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Gambian Dictator Yayha Jammeh’s Lawyer Flees To Senegal, Tells Him To Step Aside

Mr. Edward Anthony Gomez, the lawyer to embattled President Yaya Jammeh of Gambia, has fled to Senegal and advised his client to step aside and respect the wishes of Gambian people as expressed in the presidential election results.

  Mr. Gomez said the decision to flee to Senegal along with his son was because of the increasing tension in Gambia and in the interest of peace and stability.

The lawyer announced the development in a letter dated 17 January, which he personally signed. He said he escaped a round-the-clock security watch around his house to flee to neighboring Senegal, where he said he has now found some inner peace after being coerced to be part of President Jammeh’s plot to cling to power.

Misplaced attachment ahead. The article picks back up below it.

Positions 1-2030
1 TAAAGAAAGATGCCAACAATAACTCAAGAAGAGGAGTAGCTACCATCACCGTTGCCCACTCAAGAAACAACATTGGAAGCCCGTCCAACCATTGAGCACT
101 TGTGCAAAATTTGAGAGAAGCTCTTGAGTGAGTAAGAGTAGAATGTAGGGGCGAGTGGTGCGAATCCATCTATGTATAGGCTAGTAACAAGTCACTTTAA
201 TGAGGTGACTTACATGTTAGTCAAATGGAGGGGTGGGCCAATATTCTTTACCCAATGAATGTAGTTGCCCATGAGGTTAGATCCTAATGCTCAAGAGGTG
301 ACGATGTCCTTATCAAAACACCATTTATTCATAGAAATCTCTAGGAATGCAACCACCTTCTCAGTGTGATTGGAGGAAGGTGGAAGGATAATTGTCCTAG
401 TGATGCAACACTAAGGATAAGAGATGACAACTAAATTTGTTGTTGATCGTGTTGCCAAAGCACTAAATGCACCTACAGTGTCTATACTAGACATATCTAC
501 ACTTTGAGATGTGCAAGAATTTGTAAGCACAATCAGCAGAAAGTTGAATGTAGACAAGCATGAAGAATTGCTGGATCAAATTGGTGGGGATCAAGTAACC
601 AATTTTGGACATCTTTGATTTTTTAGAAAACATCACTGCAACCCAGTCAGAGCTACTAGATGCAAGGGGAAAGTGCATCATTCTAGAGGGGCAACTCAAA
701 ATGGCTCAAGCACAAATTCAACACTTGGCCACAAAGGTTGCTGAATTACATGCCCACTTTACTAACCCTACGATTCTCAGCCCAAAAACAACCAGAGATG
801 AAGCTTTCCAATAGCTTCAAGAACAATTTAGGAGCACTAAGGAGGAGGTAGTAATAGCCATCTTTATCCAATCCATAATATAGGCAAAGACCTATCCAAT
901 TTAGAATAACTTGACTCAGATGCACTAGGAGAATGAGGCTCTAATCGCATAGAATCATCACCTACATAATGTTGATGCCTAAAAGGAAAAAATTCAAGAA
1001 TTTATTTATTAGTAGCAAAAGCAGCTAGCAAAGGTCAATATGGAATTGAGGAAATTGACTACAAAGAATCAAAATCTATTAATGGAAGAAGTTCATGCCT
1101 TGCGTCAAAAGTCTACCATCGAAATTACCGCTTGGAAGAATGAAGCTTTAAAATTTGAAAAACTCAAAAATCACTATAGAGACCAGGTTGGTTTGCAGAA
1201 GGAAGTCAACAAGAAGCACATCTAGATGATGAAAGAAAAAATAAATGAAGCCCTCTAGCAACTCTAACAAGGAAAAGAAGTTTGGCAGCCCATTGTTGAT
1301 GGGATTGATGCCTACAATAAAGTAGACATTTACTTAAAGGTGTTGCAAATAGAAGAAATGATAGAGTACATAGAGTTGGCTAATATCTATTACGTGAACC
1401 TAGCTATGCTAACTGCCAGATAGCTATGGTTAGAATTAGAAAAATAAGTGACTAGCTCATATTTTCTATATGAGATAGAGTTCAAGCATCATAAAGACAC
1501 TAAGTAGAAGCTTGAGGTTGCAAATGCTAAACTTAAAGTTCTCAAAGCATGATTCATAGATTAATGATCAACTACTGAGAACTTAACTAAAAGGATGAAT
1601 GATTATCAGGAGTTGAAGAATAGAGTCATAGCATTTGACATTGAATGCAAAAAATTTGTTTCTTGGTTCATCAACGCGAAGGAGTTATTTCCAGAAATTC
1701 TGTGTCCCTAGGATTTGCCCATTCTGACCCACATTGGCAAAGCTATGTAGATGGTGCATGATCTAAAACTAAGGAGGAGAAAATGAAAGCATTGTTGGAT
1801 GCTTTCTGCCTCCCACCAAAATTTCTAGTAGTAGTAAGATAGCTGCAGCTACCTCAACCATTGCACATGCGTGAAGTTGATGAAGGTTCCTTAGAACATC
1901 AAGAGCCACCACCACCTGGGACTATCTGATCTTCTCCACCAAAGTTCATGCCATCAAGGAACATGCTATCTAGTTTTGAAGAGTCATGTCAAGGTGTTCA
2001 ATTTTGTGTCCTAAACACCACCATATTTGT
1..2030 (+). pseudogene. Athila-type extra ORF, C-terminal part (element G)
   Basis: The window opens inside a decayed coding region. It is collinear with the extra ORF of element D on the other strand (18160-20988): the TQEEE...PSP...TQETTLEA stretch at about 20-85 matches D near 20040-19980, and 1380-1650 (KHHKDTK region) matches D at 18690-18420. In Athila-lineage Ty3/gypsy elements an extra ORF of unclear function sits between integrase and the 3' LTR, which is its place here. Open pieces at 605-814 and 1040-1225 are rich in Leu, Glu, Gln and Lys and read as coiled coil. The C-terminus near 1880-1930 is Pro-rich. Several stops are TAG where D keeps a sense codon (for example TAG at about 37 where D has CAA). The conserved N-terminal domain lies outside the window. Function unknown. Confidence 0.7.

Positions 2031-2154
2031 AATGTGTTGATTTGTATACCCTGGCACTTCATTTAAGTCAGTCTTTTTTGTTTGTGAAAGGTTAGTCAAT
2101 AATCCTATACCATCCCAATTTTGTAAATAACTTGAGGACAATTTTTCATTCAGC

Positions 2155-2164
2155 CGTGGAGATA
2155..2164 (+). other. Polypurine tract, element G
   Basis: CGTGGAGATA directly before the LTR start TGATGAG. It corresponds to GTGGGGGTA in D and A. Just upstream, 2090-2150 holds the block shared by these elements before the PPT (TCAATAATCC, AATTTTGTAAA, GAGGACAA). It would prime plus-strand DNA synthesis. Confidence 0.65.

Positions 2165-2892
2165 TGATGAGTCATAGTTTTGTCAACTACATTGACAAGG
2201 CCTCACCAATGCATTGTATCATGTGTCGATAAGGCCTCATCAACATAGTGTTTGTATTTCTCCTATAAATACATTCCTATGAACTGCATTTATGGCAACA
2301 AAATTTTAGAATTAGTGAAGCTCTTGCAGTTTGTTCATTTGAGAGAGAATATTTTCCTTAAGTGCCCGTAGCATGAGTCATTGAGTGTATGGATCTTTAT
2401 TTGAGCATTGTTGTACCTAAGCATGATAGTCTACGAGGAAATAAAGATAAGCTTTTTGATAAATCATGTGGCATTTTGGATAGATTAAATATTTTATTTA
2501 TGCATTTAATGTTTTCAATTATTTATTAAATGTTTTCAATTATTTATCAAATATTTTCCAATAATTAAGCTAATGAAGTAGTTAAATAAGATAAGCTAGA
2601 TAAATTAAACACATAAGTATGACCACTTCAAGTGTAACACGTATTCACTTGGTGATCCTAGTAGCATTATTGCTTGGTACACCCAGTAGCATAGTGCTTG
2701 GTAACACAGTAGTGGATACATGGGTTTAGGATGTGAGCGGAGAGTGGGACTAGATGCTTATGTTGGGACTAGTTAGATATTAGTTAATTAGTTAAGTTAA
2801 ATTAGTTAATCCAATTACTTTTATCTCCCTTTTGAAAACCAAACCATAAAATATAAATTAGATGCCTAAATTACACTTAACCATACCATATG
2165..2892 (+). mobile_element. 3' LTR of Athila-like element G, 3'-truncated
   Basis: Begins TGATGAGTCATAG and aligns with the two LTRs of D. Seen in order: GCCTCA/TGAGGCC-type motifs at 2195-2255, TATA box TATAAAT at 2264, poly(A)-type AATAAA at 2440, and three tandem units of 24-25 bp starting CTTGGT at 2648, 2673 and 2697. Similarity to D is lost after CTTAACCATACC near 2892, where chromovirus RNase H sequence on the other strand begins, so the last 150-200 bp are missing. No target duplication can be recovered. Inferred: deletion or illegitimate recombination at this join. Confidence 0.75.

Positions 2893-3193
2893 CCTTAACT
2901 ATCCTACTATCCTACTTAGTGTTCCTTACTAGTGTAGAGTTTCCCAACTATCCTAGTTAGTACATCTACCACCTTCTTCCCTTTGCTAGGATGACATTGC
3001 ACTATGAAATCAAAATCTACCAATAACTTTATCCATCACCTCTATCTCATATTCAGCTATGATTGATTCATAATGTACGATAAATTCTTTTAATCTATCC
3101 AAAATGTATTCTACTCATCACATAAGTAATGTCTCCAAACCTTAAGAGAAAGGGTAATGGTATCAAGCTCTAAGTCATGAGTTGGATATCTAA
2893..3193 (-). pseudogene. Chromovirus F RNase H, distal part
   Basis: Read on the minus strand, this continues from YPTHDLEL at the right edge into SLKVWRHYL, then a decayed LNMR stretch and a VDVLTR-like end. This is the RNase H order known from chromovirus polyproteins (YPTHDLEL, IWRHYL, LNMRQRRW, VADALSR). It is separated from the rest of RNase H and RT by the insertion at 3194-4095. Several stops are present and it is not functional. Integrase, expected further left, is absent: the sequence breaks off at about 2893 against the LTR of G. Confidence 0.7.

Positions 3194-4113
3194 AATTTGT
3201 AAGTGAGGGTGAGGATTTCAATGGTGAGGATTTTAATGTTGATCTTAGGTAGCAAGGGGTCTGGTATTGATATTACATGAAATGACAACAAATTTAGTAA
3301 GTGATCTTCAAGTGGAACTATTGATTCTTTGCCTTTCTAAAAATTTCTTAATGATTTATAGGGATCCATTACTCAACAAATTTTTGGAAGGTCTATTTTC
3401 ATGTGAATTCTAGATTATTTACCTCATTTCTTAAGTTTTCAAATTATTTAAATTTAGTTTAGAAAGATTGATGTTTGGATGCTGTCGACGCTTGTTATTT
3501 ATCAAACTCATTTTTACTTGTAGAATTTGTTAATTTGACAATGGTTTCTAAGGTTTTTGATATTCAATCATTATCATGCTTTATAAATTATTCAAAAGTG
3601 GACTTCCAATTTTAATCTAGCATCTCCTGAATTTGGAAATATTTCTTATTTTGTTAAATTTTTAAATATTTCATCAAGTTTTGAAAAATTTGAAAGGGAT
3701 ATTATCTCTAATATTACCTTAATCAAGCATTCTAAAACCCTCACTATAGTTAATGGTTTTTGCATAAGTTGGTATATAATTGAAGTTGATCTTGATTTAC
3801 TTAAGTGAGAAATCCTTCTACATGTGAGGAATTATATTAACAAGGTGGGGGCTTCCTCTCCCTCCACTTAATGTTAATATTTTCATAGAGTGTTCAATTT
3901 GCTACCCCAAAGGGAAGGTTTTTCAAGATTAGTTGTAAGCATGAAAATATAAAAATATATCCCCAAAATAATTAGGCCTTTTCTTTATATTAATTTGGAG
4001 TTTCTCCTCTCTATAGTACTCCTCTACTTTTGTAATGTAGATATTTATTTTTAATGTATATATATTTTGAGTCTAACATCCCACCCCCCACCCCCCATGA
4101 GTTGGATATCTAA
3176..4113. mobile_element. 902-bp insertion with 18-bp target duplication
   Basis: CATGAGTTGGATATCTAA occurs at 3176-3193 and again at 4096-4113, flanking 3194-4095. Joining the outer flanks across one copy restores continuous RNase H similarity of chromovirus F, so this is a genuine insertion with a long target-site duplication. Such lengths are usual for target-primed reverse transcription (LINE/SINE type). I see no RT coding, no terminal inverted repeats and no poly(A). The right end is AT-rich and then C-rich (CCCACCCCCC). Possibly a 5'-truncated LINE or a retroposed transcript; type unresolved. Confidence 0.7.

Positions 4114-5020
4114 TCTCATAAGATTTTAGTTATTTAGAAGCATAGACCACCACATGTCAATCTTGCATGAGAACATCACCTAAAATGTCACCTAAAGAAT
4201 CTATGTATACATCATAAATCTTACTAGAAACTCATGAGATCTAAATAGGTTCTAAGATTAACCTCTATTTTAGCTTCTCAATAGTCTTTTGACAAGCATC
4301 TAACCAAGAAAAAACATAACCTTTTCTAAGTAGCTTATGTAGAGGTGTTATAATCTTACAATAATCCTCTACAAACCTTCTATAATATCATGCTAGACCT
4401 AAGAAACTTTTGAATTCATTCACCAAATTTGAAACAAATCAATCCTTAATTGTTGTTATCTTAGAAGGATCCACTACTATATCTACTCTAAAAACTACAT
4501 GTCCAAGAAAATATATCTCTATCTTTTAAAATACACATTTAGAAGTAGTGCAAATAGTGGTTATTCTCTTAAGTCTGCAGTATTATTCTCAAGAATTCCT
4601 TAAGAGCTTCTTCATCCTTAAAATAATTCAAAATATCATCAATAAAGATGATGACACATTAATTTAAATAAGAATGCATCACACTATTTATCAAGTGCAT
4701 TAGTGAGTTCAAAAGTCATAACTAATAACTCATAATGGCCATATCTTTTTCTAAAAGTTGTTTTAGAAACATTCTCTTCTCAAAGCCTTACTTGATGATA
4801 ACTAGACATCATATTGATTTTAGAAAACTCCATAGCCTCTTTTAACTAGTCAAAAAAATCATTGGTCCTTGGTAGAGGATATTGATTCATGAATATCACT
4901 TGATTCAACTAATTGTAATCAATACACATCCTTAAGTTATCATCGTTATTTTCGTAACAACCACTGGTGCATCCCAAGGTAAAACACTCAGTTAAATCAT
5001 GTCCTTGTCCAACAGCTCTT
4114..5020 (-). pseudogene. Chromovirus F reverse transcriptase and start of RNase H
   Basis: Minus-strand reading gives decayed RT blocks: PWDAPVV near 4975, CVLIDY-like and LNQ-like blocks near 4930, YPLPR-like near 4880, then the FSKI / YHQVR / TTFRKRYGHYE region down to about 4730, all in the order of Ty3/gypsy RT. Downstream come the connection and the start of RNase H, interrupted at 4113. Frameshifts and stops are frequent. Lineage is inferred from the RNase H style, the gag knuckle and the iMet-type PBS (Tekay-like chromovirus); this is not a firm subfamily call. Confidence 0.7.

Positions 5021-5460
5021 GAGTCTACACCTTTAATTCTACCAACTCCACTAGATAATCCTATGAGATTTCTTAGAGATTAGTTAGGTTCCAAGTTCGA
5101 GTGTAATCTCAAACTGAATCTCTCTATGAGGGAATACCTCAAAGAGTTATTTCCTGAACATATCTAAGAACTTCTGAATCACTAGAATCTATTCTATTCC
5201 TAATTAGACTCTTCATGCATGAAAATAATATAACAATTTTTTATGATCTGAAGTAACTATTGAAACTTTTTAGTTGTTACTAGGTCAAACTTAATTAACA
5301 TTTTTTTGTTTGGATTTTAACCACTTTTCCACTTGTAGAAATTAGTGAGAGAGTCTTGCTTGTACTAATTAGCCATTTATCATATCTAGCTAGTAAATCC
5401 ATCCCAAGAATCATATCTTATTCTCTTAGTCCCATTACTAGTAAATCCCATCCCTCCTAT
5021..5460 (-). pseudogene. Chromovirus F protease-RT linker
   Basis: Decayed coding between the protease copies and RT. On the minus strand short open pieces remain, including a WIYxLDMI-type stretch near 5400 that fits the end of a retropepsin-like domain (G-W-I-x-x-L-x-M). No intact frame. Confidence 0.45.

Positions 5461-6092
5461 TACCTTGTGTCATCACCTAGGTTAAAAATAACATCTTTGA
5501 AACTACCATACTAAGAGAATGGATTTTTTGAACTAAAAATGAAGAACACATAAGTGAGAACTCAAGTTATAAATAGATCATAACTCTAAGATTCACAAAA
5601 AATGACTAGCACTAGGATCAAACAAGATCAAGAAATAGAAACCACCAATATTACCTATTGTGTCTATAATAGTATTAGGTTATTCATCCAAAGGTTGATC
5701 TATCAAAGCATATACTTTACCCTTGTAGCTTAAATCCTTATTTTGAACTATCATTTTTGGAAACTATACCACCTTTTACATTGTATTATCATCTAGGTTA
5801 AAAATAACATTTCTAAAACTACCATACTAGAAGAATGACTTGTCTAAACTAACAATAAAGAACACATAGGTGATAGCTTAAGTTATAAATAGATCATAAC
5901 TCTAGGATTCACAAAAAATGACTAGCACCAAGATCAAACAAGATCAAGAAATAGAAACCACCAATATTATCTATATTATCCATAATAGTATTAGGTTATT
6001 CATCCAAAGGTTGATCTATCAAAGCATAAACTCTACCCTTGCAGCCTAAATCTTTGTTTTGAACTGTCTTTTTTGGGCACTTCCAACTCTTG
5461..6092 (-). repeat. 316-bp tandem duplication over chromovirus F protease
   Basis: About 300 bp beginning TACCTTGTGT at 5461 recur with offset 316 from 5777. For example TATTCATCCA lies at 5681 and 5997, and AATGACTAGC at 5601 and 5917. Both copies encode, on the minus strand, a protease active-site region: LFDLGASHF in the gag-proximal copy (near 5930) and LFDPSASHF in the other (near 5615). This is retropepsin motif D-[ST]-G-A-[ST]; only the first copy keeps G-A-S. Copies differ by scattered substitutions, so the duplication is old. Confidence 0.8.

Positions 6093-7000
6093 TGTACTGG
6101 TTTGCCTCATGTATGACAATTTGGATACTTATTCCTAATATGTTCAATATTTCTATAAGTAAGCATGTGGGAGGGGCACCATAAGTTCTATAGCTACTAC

Mr. Gomez advised President Jammeh to avoid a gruesome end to his stay in office.

“Everything except God’s kingdom comes to an end. I advocate for a peaceful end, rather than a violent and gruesome end. Please, in the name of the most merciful God, do not allow your legacy to be described as one where ‘the pen of sword dipped in innocent blood writes its history on the rough pages of tyranny

“The general perception is that after midnight on  January 18th, 2017, the mandate of President Yaya Jammeh would expire and President-elect, Mr. Adam Barrow, would be sworn in as president in line with the dictates of our constitution. Any attempt to interrupt this ceremony, it is clearly understood, opens The Gambia to attack from ECOWAS forces,” Mr. Gomez wrote.

The lawyer also gave a hint into his relationship between President Jammeh and lawyers working on the dubious election petition filed by the beleaguered President and his party, the APRC, before the country’s Supreme Court.

“As a lawyer representing President Jammeh and the APRC party in the ongoing petition filed on his behalf at the Supreme Court of The Gambia, I have to admit that I was working under tremendous pressure and coercion with the said petition. As the retainer lawyer for the APRC, I could not refuse the brief on professional grounds, despite my apprehension,” he wrote.